Hair Care for Your Hair Type

Hair care for dry hair

Dry hair is characterised by dullness, a dry or rough feeling, split ends, frizziness, and it is often difficult to comb or brush. Dry hair is frequently caused by excessive or amateur coloring or perming, heat-assisted styling (using hair dryers, straightening tools, curling tongs, etc) and exposure to sun and chemicals. However, some people do have hair that is naturally dry.

Dry hair usually owes it's texture and dullness to raised cuticles on the hair shaft. In healthy hair, these cuticles lie flat, lending the hair a healthy sheen and making it smooth and manageable. These flat cuticles also help to keep moisture inside the hair. When cuticles are raised, the hair is more porous and moisture escapes relatively easily.

Understanding the underlying cause of dry hair is the first step towards knowing how to care for it. Do you spend a lot of time in the strong sunlight? Try using a suitable hair sunscreen or protecting your hair with a headscarf or hat during the hottest parts of the day. Do you use your hairdryer on a high temperature often? Try allowing your hair to air dry wherever possible, and when it is necessary to use your hairdryer, use it on a cooler temperature and aim it down the hair shaft (pointing down from the top of your head). This is because your hair cuticles are naturally aligned away from the scalp. Make sure you move the hairdryer around when you're using it rather than leaving it concentrated on just one section of your hair. Additionally you can use a conditioning treatment specifically designed for use with heated styling tools. A good conditioning treatment will limit the damage that they inflict.

In addition to locating and eliminating the causes of dry hair, there are many products available to sooth and care for dry hair. Your stylist will be able to recommend a suitable conditioner, mask or treatment.

Oily hair care

Oily hair needs thorough cleansing and clarifying to remove excess oil, dust and dirt which can make hair look dull, limp and lifeless.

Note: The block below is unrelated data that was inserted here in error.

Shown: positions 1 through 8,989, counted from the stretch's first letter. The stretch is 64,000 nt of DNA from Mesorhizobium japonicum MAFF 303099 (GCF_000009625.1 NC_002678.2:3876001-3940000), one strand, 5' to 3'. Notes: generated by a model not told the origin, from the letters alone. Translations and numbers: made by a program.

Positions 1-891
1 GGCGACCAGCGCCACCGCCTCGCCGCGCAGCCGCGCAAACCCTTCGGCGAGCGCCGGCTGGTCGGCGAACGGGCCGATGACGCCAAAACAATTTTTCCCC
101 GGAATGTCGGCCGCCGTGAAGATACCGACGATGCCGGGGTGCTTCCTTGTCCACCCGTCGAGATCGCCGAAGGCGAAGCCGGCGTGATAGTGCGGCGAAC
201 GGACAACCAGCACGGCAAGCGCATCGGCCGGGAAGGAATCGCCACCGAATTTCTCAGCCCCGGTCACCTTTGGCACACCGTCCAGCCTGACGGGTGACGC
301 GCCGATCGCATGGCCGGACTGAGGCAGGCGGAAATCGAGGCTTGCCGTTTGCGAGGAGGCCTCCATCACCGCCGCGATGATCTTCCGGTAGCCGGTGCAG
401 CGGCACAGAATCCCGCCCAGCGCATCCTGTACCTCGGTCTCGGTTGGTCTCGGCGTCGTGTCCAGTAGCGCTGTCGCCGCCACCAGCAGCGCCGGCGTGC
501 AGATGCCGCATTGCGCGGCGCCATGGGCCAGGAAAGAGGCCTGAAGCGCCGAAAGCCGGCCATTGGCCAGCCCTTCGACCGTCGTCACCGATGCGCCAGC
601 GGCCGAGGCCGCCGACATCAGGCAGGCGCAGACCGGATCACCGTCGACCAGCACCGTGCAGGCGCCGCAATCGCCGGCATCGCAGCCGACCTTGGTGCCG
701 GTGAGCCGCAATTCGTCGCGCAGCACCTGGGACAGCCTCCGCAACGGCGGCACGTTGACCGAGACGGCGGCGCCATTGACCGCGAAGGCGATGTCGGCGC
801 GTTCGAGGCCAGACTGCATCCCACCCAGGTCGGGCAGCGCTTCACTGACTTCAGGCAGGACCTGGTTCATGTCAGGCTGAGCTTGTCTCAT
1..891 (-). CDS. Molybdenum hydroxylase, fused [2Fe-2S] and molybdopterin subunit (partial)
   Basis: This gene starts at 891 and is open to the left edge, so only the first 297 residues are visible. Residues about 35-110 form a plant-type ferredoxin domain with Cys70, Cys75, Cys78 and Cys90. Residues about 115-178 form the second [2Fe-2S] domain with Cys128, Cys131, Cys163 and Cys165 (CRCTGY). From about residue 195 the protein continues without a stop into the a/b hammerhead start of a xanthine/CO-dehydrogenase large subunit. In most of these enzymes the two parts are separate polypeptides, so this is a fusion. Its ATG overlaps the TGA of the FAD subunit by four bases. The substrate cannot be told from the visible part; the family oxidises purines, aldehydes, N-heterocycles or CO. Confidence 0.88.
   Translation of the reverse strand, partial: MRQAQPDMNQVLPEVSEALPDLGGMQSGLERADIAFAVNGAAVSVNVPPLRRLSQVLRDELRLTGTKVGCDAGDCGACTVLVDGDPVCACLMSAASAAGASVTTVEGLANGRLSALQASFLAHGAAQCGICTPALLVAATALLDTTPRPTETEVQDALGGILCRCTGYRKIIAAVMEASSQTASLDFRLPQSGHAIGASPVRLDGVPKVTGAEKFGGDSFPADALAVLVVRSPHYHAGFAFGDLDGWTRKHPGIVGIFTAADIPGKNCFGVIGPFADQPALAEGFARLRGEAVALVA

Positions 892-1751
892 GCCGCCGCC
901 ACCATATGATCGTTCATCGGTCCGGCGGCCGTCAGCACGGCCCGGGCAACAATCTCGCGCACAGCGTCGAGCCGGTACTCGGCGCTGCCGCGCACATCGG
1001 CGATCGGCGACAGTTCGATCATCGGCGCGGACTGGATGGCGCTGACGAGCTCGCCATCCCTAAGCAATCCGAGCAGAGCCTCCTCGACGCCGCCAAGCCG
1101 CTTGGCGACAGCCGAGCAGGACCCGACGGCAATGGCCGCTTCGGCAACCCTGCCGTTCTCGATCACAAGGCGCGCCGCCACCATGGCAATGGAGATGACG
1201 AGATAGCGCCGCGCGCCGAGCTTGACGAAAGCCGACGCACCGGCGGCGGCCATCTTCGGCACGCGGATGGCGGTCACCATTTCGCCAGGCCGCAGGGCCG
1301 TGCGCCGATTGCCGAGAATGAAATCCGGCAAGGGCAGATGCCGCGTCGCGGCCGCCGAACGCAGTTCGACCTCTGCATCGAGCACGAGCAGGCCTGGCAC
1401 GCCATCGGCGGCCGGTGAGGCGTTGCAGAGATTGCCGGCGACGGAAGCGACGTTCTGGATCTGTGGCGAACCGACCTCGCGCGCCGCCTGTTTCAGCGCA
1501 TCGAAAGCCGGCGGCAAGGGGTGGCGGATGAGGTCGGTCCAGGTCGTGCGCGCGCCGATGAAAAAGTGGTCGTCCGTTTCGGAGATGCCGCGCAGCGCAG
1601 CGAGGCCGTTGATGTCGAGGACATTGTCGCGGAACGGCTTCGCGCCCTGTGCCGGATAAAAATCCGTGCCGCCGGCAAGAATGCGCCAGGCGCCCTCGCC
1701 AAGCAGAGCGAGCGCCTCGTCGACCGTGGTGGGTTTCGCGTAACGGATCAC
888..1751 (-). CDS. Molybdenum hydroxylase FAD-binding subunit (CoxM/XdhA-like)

A basic piece of oily hair care advice is valid nonetheless: you should be using a shampoo especially designed for oily hair in your hair care routine. Try to determine whether your hair is oily all over, or just at the roots, since it is entirely possible to have dry hair with an oily scalp, particularly if your hair is long. Some shampoos for oily hair might exacerbate the condition of your dry ends. If you're not sure you should talk it over with your stylist.

Only apply conditioner to the ends of your hair, and use one tailored for oily hair. Avoid brushing your hair too often or too vigorously, since brushing helps to transport oil from your roots to the ends of your hair, leaving hair limp and greasy throughout its length. Also take care to avoid frequently touching or fussing with your hair. Frequently touching your hair not only helps to shift the oil from your roots to your tips, but it can add additional oil from your hands to already greasy hair.

Products: clarifying shampoo, a light conditioner for oily hair applied to the ends of hair (not near the scalp), sebum regulating leave-in treatment (ask your stylist), mousses, hairsprays.

Care for fine hair

Occasionally people with fine hair deliberately damage their hair through color or heat treatments in the hope that it will give more volume and "stylability" to their hair.